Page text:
Prior to the flood, “[Enoch] did not locate in Sodom, thinking to save Sodom. He placed himself and his family where the atmosphere would be as pure as possible”(Seventh-day Adventist Bible Commentary, E. G. White Comments, vol. 1, p. 1087). Enoch followed God’s pattern; he pleaded with the inhabitants of Sodom while living outside of its destructive influences.
“The cities are to be worked from outposts. Said the messenger of God, ‘Shall not the cities be warned? Yes, not by God’s people living in them, but by their visiting them, to warn them of what is coming upon the earth’” (Evangelism, 77).
By the time Noah completed the ark, only eight of the earth’s inhabitants had hearts sensitive enough to hear God’s call and recognize their need of salvation. The others had beheld only evil and become changed into its likeness. After the flood, scripture tells us that “Abram dwelt in the land of Canaan, and Lot dwelt in the cities of the plain and pitched his tent even as far as Sodom” (Genesis 13:12). Sodom was reborn, with tragic results.
The Bible and after history are filled with examples of obeying God’s pattern versus following a more convenient or comfortable path. But truth was kept alive by a faithful few, such as the Waldensians, who ran to the vastness of the mountains rather than relinquish their faith.
“Again and again the Lord has instructed that our people are to take their families away from the cities, into the country, where they can raise their own provisions; for in the future the problem of buying and selling will be a very serious one” (Country Living, 9,10).
We know that the Bible is clear on a future time of trouble (Daniel 12:1). But the Lord’s instructions are in the imperative present tense: “again and again” He has instructed that we “are” to take our families into the country, in preparation for “the future.”
If we agree that God’s primary purpose for the human race is our salvation, surely buying or selling can’t be the only reason He “again and again” instructs His people to move their families to the country. Could the choice of country versus urban/suburban living relate directly to our families’ spiritual and physical eternal life?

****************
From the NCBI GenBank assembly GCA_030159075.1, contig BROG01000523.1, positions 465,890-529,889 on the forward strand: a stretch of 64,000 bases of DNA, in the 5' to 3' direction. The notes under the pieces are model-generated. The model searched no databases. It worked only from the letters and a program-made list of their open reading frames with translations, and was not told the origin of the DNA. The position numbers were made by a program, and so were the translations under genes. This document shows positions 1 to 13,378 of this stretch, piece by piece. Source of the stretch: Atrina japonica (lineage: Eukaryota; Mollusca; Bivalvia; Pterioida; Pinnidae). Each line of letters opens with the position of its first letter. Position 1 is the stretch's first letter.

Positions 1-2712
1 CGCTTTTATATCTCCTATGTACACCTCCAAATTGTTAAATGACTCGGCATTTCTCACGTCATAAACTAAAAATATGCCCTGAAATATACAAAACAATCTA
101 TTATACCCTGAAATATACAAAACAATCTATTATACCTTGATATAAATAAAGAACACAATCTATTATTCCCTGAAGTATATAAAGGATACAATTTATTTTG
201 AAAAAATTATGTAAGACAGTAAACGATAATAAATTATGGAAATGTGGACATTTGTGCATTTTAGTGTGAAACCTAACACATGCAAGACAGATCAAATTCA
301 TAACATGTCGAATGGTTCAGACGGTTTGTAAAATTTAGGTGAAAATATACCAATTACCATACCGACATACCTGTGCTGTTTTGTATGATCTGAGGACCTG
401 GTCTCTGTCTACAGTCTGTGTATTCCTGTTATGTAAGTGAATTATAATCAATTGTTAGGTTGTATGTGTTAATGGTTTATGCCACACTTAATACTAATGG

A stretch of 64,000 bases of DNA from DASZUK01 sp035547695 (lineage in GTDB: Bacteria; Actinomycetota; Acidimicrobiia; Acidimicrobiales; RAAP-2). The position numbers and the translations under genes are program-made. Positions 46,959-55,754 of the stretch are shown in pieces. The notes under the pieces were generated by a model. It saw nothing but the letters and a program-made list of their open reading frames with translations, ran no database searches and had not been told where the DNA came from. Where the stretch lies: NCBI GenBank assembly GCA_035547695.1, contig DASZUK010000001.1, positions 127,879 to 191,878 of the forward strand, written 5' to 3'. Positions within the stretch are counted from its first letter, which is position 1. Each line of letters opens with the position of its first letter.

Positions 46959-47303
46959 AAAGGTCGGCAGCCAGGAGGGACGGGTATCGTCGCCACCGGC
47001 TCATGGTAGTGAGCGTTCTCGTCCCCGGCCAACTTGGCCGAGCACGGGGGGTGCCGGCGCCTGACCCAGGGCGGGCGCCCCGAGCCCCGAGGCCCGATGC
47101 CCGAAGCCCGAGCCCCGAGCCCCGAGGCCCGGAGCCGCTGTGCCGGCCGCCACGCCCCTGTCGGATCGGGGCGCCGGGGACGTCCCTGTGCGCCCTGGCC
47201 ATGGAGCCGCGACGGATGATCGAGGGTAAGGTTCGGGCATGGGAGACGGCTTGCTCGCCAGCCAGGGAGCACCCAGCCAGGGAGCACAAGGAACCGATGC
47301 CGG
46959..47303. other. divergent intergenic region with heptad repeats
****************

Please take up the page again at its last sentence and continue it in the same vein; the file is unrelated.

“There is not one family in a hundred who will be improved physically, mentally, or spiritually by residing in the city. Faith, hope, love, happiness, can far better be gained in retired places, where there are fields and hills and trees. Take your children away from the sights and sounds of the city . . . and their minds will become more healthy. It will be found easier to bring home to their hearts the truth of the word of God” (The Adventist Home, 137).
ASI was born in 1947, partly to assist the General Conference in its effort to draw Seventh-day Adventist attention back to the importance of country living. In his “Association of Self-Supporting Institutions” report dated June 6, 1954,2 GC Secretary Wesley Amundsen included a section entitled “Counsel to Leave Cities.”
In his message, Elder Amundsen urged ASI members to join with the General Conference in urging our church members and our institutions to consider following the counsel of Ellen White to move to a country location. The booklet, From City to Country Living, by Elder Arthur White and Dr. E. A. Sutherland (currently available at Adventist Book Centers), documents the General Conference actions in regard to rural living. ASI and the Commission on Rural Living was jointly led by Dr. E. A. Sutherland; hence, ASI and the General Conference Office of Rural Living have common roots.
“Parents can secure small homes in the country, with land for cultivation, where they can have orchards and where they can raise vegetables and small fruits to take the place of flesh meat, which is so corrupting to the life blood coursing through the veins. On such places the children will not be surrounded with the corrupting influences of city life. God will help His people to find such homes outside the cities” (Medical Ministry, 310).
But how can this be done? Our heavenly Father reminds us: “I will instruct you and teach you in the way you should go; I will guide you with my eye” (Psalm 32:8, NKJV). “I have spoken it; I will also bring it to pass. I have purposed it; I will also do it” (Isaiah 47:11, NKJV).
ASI renews its appeal to Seventh-day Adventist members to give serious, prayerful study to the implementation of God’s country living pattern.